“Kodak’s other structural problem is geography,” Karlgaard writes. “When you study the history of great American companies that stumbled and failed, or only partially recovered, you see how difficult it is to overcome the mindset of your immediate surroundings. Businesses located in places where success is the norm, and innovation is built into the ecology, have a better chance of fixing themselves.”

What do you think? Is Karlgaard onto something or is he blaming the victim?


From Occupy Wall Street to Occupy My Employer

January 11, 2012

If the “99%” can feel justified in taking property away from the “1%” on the grounds of fairness, then why can’t workers take a bigger share of a company’s revenue on the same basis? That’s the logic behind a campaign launched by CWA 1199 against Cablevision. Why do Cablevision’s employees need a union according to 1199? Because a former company COO earned more than twice as much as his employees.

Fairness as a determinant of a person’s pay level is also behind the drive to raise New York State’s minimum wage and behind living wage legislation on the agenda in New York City and elsewhere.

The fairness doctrine is predicated on the notion that one’s pay should be more a matter of want than one’s contribution to the enterprise in which one is employed.

Hence, performance as a basis for rewards of pay and status should be downgraded because that criteria undermines the opportunity for those who do not perform well to get their fair share.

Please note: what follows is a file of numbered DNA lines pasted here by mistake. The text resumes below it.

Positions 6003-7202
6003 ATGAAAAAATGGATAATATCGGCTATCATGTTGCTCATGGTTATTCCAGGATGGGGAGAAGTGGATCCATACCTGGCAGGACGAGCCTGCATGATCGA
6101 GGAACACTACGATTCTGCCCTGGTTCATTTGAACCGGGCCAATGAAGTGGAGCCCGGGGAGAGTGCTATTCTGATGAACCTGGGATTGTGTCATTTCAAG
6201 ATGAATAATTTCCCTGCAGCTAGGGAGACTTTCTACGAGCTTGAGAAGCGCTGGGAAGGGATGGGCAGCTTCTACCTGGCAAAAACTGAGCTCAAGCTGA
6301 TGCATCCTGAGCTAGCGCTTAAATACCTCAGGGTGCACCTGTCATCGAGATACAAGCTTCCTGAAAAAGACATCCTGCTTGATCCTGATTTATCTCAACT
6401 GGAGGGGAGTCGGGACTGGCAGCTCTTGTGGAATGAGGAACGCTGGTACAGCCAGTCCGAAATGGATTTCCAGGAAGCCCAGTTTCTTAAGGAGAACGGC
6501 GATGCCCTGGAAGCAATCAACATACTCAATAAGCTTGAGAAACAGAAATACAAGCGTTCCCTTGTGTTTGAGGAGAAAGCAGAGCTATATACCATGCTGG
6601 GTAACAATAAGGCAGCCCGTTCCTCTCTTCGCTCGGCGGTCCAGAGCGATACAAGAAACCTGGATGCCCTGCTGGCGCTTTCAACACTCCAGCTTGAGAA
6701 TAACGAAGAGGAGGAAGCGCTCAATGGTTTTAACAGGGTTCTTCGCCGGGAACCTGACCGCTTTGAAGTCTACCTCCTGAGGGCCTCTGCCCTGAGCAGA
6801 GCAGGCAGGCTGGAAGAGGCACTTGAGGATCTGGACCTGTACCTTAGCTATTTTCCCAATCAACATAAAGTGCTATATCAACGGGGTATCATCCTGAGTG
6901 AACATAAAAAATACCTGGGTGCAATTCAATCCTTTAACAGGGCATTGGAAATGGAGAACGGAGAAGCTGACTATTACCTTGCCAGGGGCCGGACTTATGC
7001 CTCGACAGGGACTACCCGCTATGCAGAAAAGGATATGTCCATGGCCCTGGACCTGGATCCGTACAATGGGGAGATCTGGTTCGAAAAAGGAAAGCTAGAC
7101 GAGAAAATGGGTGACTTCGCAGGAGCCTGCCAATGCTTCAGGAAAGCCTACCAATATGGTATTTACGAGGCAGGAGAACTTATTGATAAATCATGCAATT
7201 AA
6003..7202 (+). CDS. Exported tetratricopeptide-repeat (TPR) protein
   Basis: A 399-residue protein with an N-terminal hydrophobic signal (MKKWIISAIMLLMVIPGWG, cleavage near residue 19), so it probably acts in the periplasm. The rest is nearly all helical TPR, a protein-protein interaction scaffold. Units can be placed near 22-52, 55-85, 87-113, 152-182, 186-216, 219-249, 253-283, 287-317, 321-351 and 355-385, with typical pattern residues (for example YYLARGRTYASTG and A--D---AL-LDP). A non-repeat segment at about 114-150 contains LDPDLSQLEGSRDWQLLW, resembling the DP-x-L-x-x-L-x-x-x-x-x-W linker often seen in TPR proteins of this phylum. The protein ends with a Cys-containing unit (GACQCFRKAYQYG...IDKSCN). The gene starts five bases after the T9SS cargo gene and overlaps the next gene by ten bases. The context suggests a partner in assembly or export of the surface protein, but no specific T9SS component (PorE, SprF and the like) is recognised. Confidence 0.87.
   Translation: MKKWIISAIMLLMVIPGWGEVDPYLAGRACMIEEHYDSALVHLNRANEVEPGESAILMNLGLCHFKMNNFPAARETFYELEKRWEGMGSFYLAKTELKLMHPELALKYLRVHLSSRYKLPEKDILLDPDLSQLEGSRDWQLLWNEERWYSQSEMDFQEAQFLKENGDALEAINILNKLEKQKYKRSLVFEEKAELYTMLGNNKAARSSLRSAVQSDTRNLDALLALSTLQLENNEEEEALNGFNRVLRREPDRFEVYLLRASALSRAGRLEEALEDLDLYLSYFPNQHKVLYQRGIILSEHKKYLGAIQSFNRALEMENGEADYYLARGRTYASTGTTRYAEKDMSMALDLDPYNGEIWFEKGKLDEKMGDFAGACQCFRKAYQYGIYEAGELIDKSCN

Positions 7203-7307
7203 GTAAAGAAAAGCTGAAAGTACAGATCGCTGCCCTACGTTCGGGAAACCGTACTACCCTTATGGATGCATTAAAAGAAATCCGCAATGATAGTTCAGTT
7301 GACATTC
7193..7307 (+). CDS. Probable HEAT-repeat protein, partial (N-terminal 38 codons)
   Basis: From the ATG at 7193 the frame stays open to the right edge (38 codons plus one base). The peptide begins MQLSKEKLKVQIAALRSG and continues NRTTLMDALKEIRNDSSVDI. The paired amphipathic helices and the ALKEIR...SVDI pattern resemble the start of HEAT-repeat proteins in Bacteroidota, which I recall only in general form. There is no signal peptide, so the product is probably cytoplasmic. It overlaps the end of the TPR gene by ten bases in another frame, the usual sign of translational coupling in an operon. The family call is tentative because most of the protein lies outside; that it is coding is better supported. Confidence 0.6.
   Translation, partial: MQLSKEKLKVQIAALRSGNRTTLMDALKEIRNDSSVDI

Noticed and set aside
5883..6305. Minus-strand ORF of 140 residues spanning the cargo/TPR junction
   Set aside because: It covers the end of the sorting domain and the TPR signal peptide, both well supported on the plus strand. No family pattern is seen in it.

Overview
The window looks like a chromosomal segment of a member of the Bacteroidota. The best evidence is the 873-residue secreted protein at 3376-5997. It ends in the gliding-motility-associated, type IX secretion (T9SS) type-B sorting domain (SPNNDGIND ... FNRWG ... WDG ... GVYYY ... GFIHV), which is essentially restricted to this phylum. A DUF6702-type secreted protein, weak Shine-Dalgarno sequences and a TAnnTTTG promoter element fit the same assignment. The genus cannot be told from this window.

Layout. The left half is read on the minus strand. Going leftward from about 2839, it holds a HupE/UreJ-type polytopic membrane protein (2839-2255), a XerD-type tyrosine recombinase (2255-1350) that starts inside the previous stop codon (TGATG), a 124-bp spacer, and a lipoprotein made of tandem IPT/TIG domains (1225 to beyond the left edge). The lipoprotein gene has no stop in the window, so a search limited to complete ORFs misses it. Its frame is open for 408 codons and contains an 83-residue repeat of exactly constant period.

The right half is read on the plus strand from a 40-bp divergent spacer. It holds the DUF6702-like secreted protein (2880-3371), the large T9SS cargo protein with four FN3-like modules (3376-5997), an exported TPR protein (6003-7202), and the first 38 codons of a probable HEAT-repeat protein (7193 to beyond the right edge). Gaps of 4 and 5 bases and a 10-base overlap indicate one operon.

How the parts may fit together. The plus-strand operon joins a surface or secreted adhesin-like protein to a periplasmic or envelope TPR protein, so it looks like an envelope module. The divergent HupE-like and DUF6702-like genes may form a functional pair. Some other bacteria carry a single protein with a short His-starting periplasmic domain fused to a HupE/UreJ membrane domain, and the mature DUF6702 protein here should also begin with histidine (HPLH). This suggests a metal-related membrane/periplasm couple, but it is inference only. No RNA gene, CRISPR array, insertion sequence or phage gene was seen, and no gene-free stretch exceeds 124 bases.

Further the ability of the enterprise to pay — whether public or private — should not be considered when it comes to compensation of the work force. Such considerations undermine the ability of those who are unproducitve to gain their fair share.

Let’s be clear that fairness is a subjective value. In the past fairness was balanced against the need of the enterprise to be successful and survive (either make a profit or do the job with available resources). Today, there’s an underlying assumption that no company or government entity is paying its workers a fair wage. Rather, they are hoarding their resources and giving them to the 1%.

A company that pays its workers above the value of the contribution they add to the product or service will not long remain in business. The history of the American car industry is about that very issue. By giving in to union wage and benefit demands, GM, Ford and Chrysler had to charge so much for their cars that they opened the door to foreign manufacturers which were able to sell a superior product at a lower price even when the cost of shipping foreign made cars to the US was taken into account.

The history of the public sector over the past 40 years parallels that of the automobile industry. Elected officials gave in to union demands without consideration of the ability of taxpayers to foot the bill, often by ignoring the future pension obligations they were agreeing to. That lack of political courage has harmed both public sector employees and the general public, as it contributed to the belief that public sector employees are overpaid and underworked relative to private sector workers.